Featured Image: Clive and Annie Purcell, Studio Portrait, Sandhill Camp, England, June 1918
Breadtag Sagas ©: Author Tony, 2 February 2022
Also see the article about Annie’s brother Clive Purcell WWI soldier.
Auntie Nam, Annie Watkins Bennett Vize Purcell, WWI Nurse (1887-1941)
My mother called her Auntie Nam. She liked and admired her greatly. She was the sister of my mother’s father William Clive Purcell. Both Annie and Clive died relatively young. My mother adored her father.
The companion article to this is about Clive Purcell as a WWI soldier and covers the Great War and the AIF Australian involvement in more detail.
(My mother Anne-Enid Frances Stewart (née Purcell) and related family, including her father Clive, were remembered by my sister in one chapter of Our Mothers by Robbie Henderson, Austin Macauley London, 29 October 2021.)
Auntie Nam was born Annie Watkins Bennett Vize Purcell in Yea, Victoria, Australia on 3 April 1887.
I am republishing a lightly edited version of the research undertaken by Janet Scarfe on behalf of the East Melbourne Historical Society (a link to the original is provided). The photographs are from a collection of family photographs.
Scarfe’s depiction of my maternal grandfather Clive Purcell’s war record is slightly unfair (from a 21st century feminine perspective) but I will deal with this in a separate article about him and his First World War (WWI) experience.
Annie Watkins Bennett Vize Purcell
Annie Purcell is commemorated on the honour board of nurses associated with St Peter’s Eastern Hill, East Melbourne who served in the Great War of 1914–18. She served in Egypt and England as well as on ships transporting troops to and from Australia. After the war, she became a well-known figure in Victoria’s baby health movement and was later matron at the junior school of Geelong Grammar. She died in Hobart in 1941.
Before the War
Annie (1887–1941) was the eldest of the six children (3 of each) born to William Purcell (1861–1914) and his wife Ann Emina (née Richards) (1865–1925). Her names honoured female forebears on both sides.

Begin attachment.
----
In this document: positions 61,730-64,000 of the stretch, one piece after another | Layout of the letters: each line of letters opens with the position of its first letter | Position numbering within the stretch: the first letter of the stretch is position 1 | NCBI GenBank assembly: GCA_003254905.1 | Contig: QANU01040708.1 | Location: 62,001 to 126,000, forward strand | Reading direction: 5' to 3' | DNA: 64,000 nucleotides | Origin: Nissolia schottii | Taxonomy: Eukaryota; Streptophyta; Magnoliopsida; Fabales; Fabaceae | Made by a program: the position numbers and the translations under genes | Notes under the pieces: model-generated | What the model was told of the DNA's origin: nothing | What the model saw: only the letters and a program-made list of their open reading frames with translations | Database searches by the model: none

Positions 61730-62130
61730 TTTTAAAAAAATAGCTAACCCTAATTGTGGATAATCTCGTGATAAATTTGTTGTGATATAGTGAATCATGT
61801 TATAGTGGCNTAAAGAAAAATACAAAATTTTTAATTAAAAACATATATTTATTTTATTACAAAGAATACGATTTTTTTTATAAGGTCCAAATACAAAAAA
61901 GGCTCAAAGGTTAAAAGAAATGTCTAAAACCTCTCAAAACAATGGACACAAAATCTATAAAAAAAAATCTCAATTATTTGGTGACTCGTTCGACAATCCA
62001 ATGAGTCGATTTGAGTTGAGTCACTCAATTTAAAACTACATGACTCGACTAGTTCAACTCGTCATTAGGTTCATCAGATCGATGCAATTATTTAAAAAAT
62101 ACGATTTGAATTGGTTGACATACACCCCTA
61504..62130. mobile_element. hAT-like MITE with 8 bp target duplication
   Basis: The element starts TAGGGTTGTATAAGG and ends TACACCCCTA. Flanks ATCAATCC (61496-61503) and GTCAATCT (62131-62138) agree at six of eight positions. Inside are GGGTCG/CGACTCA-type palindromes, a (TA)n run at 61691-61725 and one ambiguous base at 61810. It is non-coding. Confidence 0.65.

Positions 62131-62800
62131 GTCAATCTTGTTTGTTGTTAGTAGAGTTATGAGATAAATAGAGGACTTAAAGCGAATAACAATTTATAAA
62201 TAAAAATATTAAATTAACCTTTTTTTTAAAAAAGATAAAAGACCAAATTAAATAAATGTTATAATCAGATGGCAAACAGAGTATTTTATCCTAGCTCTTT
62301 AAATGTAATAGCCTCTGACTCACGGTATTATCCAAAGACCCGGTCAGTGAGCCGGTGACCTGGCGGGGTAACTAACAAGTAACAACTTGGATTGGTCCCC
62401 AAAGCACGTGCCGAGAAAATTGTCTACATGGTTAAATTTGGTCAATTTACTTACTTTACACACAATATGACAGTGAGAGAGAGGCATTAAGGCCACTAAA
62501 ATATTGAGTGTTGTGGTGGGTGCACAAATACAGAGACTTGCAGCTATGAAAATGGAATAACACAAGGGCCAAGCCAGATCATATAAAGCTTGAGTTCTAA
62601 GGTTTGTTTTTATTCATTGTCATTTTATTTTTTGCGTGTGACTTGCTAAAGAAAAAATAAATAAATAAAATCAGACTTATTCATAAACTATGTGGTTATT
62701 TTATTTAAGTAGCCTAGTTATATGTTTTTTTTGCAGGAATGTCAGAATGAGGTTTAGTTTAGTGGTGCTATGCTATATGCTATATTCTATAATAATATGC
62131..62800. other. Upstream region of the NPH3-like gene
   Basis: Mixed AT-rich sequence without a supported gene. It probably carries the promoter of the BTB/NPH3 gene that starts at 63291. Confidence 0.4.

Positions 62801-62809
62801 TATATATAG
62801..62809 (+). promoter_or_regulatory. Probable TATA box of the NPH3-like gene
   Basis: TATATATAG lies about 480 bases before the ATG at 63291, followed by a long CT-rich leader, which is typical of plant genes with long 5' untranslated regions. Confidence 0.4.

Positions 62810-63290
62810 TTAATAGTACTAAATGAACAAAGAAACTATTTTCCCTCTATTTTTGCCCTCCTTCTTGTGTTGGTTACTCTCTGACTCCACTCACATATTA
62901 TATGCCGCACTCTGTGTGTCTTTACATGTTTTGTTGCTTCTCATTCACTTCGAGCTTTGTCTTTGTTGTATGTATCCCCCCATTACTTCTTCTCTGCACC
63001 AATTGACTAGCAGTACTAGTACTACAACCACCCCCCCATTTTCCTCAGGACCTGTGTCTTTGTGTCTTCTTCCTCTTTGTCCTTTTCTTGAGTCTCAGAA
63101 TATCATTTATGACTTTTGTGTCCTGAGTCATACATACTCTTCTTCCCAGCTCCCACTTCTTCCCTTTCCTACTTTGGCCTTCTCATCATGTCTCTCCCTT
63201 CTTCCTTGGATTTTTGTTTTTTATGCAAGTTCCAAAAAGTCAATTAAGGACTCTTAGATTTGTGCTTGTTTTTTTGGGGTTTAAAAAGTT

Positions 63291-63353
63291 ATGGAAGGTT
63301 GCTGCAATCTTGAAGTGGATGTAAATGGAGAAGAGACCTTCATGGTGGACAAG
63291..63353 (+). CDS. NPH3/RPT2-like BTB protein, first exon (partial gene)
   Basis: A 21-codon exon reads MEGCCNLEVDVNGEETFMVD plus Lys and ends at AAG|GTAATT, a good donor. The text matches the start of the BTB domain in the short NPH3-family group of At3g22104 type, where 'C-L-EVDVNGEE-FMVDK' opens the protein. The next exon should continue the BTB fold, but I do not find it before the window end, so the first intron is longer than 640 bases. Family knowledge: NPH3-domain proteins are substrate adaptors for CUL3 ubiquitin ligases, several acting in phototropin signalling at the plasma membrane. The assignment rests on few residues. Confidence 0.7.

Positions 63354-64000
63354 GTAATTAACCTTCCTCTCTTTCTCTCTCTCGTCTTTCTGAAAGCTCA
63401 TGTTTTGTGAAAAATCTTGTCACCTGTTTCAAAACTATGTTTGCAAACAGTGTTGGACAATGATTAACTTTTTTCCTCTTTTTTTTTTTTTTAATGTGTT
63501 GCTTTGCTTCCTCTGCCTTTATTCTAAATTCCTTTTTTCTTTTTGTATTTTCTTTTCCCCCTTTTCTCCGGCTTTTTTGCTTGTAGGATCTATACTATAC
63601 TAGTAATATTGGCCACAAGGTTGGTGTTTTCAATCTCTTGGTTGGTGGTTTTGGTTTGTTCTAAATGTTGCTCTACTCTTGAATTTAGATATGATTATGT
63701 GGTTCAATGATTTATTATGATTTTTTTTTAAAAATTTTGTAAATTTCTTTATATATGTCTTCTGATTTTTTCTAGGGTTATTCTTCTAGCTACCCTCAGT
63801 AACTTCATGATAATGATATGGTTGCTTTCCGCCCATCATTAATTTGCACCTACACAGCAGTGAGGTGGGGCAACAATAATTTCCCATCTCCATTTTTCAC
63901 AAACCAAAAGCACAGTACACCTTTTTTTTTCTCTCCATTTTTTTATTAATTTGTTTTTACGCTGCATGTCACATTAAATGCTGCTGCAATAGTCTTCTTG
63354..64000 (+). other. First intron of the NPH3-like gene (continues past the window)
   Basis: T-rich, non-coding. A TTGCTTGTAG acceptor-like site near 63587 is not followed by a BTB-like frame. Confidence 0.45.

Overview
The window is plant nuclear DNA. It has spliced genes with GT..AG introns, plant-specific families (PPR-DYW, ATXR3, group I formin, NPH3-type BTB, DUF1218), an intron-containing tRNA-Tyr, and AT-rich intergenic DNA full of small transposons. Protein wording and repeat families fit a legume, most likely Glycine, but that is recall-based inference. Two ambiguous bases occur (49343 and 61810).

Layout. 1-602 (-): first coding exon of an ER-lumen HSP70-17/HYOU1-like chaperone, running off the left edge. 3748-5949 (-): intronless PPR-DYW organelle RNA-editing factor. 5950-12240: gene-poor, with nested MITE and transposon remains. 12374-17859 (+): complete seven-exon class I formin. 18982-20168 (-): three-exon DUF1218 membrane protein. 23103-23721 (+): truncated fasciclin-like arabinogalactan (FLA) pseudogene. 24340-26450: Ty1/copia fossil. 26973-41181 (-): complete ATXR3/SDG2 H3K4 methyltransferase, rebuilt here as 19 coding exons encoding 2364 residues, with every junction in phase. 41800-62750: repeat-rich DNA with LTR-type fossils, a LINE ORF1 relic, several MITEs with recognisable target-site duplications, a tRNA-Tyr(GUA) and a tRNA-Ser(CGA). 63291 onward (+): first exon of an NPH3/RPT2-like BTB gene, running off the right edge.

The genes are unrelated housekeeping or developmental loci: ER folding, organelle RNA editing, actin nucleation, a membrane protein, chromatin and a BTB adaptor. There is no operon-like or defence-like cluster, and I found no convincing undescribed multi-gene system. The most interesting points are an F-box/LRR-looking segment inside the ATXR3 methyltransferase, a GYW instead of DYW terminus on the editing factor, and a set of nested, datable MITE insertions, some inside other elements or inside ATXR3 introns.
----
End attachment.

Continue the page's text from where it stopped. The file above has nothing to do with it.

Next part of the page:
William and Emina married in Victoria in 1886. William Purcell was of Irish stock, his father James and mother Ann having moved from County Cork to Van Diemen’s Land in 1854. They had three sons and two daughters with them.
James Purcell was variously a police constable and farmer in the Macquarie Plains area slightly north of Hobart. More children, including William, were born in the colony.
One son, Eaton Stannard Purcell (b 1845) moved to Victoria about 1861 and was subsequently followed by William and at least one other sibling. They eventually settled in and around Yea.
Eaton Stannard Purcell was the more prominent local identity in the family. He owned E S Purcell & Co, in which William was a manager, and was active in local affairs. Eaton was also distinguished by having a son Frederick a career soldier who had served with distinction in the South African (Boer) War and the army.
William and his wife Emina (daughter of farmer William Thomas and Elizabeth Richards) had six children in the decade from 1887 to 1897: Annie (b 1887), William Clive (b 1889) — known as Clive, Eaton Austin Stannard (b 1891), James Osmond (b 1893) known as Jim, Flora Mary (b 1894; died age 11) and Sarah Clark (b 1896). Little is known of their education or upbringing, except the boys pre-war compulsory training – James in the naval cadets and Clive in the senior cadets.
In late 1909, aged 22, Annie Purcell began training as a nurse at the Children’s Hospital in Melbourne. She completed the three-year course in December 1912 and the registration requirements for the Victorian Trained Nurses Association in 1913. She spent a year on the staff of the Children’s Hospital, much of it in charge of wards. Purcell also had experience in private nursing, probably in 1914-15.
Australia joined the hostilities in August 1914. Annie Purcell joined the Australian Army Nursing Service (AANS) in May 1915. She was the third member of her immediate family to enlist. Youngest brother James had enlisted in February, followed by Clive in April. Both were assigned to the 23rd Battalion, which had been raised in Victoria to provide reinforcements for the Gallipoli campaign. The brothers left Melbourne for Egypt on 10 May.
Ten days later Annie signed the enrolment form for the AANS. She embarked with a group of nurses to reinforce 1 Australian General Hospital on 17 June 1915. Among them was Muriel Thompson, a friend and fellow parishioner of St Peter’s Church, Eastern Hill.